Bop Posts US$196 Million Deficit in February 2024

The country’s overall balance of payments (BOP) position posted a deficit of US$196 million in February 2024, lower than the US$895 million BOP deficit recorded in February 2023. The BOP deficit in February 2024 reflected outflows arising mainly from the National Government’s (NG) payments of its foreign currency debt obligations.

Meanwhile, the BOP deficit in February brought the current year-to-date BOP level to US$936 million deficit, which was a reversal from the US$2.2 billion surplus recorded in January-February 2023. Based on preliminary data, this cumulative BOP deficit reflected mainly the continued trade in goods deficit coupled with the NG’s net repayments of its foreign loans.[1]

The BOP position reflects a decrease in the final gross international reserves (GIR) level to US$102.0 billion as of end-February 2024 from US$103.3 billion as of end-January 2024. Notwithstanding the decline, the latest GIR level represents a more than adequate external liquidity buffer equivalent to 7.5 months’ worth of imports of goods and payments of services and primary income.[2] Moreover, it is also about 6.0 times the country’s short-term external debt based on original maturity and 3.6 times based on residual maturity.[3]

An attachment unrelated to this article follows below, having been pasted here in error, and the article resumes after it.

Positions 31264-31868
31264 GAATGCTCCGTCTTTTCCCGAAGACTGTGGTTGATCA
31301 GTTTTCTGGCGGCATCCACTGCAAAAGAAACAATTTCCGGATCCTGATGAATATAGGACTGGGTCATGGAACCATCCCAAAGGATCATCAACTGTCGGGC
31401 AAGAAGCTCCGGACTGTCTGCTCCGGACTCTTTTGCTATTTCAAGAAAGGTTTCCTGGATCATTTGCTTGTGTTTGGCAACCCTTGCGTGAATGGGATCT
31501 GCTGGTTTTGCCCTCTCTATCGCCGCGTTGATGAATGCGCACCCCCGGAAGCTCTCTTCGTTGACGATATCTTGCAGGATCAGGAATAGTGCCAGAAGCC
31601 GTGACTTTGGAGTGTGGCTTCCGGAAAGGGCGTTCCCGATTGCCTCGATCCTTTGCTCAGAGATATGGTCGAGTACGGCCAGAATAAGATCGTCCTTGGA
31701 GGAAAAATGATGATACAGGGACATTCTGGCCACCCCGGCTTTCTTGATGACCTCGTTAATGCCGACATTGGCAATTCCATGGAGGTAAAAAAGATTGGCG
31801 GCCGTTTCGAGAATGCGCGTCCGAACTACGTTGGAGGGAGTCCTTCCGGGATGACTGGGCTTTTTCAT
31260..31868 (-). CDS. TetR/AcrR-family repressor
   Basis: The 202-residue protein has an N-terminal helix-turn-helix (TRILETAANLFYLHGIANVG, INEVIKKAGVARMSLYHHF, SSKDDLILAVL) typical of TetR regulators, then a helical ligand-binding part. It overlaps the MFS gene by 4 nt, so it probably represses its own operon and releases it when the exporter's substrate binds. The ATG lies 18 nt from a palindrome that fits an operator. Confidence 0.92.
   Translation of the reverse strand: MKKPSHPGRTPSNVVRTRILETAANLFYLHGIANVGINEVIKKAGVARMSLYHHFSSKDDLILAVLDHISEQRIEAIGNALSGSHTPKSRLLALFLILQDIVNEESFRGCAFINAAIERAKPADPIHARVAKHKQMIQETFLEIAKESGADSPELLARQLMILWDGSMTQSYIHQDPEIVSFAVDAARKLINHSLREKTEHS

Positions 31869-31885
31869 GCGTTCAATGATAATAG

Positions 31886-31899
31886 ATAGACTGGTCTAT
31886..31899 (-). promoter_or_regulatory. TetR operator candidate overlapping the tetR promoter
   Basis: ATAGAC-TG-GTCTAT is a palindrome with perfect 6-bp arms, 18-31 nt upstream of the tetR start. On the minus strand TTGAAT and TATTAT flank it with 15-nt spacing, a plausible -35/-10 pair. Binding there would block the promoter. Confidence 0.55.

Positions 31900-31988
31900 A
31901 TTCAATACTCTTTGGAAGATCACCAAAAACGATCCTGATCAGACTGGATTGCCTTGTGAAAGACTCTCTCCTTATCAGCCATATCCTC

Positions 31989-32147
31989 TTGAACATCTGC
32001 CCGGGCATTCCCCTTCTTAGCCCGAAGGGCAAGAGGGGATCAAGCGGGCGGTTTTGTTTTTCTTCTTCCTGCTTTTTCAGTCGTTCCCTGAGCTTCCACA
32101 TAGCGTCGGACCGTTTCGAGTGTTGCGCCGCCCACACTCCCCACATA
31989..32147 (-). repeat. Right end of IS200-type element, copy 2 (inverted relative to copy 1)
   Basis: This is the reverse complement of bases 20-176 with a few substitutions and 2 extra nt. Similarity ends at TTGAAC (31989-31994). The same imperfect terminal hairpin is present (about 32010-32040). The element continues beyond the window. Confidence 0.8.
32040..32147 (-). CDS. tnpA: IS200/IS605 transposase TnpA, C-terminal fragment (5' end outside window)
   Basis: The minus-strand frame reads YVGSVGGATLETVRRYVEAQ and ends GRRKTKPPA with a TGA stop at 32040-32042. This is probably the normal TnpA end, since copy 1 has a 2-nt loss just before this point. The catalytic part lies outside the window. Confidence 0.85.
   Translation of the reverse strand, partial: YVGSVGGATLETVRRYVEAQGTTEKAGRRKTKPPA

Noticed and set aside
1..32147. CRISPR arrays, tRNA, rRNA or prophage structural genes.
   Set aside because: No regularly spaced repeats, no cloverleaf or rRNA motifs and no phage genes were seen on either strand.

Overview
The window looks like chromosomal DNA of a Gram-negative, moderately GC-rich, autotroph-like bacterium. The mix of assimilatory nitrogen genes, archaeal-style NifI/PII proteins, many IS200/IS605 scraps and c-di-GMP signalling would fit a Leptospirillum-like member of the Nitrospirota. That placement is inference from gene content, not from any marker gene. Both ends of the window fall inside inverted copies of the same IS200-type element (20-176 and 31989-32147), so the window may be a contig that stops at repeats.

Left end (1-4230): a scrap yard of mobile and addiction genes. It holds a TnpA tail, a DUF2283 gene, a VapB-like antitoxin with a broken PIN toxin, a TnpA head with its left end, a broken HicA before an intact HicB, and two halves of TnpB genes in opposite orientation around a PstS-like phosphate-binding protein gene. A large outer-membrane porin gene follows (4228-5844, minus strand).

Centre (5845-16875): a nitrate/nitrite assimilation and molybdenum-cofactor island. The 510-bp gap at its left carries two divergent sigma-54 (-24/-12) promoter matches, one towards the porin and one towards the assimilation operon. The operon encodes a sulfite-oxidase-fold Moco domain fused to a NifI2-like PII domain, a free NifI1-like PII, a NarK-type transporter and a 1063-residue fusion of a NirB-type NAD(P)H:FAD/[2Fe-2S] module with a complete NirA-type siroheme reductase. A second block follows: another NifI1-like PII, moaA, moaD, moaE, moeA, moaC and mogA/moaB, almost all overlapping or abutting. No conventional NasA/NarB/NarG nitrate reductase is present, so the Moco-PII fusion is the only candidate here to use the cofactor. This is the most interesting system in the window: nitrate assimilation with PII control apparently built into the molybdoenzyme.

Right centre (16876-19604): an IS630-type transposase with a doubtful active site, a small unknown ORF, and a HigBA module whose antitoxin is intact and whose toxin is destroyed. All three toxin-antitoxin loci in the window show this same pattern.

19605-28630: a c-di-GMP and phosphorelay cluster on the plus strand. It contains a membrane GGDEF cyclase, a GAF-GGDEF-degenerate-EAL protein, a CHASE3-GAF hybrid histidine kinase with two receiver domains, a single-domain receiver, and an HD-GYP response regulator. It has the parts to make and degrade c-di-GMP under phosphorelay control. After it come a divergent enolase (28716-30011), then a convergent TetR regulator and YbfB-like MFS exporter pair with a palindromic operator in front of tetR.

[1] Based on the preliminary data from the Philippine Statistics Authority’s (PSA) International Merchandise Trade Statistics (IMTS), the trade deficit for January 2024 reached US$4.2 billion, down from the US$5.6 billion deficit posted in January 2023.

[2] Specifically, it ensures availability of foreign exchange to meet balance of payments financing needs, such as for payment of imports and debt service, in extreme conditions when there are no export earnings or foreign loans.

[3] Short-term debt based on residual maturity refers to outstanding external debt with original maturity of one year or less, plus principal payments on medium- and long-term loans of the public and private sectors falling due within the next 12 months.